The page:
The VERY BEST place for your dog is inside your house: outdoors they can freeze, become lost or stolen, or be injured. Here are few tips to keep your pets safe during cold weather:

  • Clip the fur between the toe pads to reduce the amount of snow that collects between her toes, and to help protect sensitive paws, try coating them with a bit of aloe or petroleum jelly.
  • Dogs were not meant to wear clothes for “dress up”, but jackets , and sweaters can help keep your dog warm, IF you are selective in your choice. Most of them, are ill-fitting and leave the dog’s underside exposed, and are basically worthless. An excellent choice is the Thundershirt/sweater….a little pricey, but well worth the cost….check them out at Another excellent choice is Fido Fleece dog coats, available from various venders on the internet..
  • Be aware of your pet’s tolerance, and shorten your walks in very cold weather to protect you both from weather-associated health risks. Upon returning home, wipe snow and ice off your dog’s feet, to remove any salt, antifreeze or other harmful chemicals that she could ingest by licking her paws. (Many de-icing and ice-melting products are toxic.)
  • Do not let dogs off leash in snow or ice. Canines can easily lose their scent in cold weather, and can also panic in snow storms and run away. (Be sure your dog always wears proper identification…just in case.)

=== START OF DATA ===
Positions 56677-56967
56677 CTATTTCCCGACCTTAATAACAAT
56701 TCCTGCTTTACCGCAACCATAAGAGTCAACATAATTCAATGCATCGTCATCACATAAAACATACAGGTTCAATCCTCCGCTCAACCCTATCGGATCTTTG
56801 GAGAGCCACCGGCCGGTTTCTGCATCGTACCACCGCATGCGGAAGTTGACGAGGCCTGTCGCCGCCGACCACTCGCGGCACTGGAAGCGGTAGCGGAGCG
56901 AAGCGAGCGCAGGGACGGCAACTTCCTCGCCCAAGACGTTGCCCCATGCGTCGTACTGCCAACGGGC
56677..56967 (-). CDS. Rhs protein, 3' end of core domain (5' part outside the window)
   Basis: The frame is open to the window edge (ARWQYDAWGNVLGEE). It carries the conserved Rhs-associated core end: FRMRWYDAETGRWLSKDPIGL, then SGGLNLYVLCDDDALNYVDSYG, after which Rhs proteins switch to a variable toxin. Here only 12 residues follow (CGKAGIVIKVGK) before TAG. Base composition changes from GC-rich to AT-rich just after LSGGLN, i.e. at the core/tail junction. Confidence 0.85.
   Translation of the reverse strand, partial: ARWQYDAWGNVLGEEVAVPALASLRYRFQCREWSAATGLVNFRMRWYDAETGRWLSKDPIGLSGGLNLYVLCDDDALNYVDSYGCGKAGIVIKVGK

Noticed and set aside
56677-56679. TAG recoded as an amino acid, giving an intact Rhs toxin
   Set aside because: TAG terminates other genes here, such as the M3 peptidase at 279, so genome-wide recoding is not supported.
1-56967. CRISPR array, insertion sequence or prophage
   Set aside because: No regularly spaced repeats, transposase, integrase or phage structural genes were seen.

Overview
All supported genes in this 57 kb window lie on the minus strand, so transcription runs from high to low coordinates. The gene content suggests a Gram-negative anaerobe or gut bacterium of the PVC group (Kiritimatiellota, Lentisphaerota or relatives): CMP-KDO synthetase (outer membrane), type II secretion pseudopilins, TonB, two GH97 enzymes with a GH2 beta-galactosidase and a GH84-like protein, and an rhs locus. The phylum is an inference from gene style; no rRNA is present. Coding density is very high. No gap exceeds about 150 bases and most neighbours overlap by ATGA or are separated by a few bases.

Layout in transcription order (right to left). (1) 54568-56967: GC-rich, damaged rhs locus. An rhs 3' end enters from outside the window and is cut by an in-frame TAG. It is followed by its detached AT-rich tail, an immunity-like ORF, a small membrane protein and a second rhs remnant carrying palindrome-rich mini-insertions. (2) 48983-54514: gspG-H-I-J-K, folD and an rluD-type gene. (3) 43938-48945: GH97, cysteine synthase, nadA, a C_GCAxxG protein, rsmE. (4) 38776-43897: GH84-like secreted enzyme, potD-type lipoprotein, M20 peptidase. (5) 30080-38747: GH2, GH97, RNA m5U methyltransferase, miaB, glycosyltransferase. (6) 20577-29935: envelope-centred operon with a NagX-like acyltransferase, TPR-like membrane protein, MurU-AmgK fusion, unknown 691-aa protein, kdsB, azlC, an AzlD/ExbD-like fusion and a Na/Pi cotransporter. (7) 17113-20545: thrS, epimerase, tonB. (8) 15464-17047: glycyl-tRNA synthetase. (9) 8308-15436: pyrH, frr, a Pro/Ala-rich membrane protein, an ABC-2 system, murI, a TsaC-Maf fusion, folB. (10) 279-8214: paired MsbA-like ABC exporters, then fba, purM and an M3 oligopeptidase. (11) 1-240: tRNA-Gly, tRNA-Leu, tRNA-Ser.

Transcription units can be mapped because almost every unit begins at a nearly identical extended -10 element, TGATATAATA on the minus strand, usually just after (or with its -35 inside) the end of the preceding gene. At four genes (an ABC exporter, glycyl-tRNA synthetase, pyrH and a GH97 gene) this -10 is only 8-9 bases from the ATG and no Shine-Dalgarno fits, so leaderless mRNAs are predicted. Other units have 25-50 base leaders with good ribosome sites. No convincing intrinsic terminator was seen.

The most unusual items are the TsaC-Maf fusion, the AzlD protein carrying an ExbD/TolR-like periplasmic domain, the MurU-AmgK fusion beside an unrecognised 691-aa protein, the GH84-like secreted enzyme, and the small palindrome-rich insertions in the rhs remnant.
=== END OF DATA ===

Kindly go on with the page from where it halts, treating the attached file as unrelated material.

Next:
• Be prepared in case of a blizzard or power outage, by assembling a disaster/emergency kit , and include your dog in your plans. Have enough food, water, and any medications on hand to get through at least 5 days.
  • It doesn’t take long for companion animals to suffer and fall victim to severe winter weather. Frostbite occurs when the fluids in tissues freeze, frequently on the tips of the ears, paws or pads, belly and flanks. Hypothermia, which can lead to death, occurs when the animal’s body temperature drops significantly below normal, causing the body systems to shut down. If you see a dog shivering out in the cold, his very life may be at risk. He needs an advocate! Perhaps just quietly explaining the dangers to the pet’s owner may remedy a miserable existence for the animal, but if that fails, report it to law enforcement. You may be a freezing dog’s only hope for survival.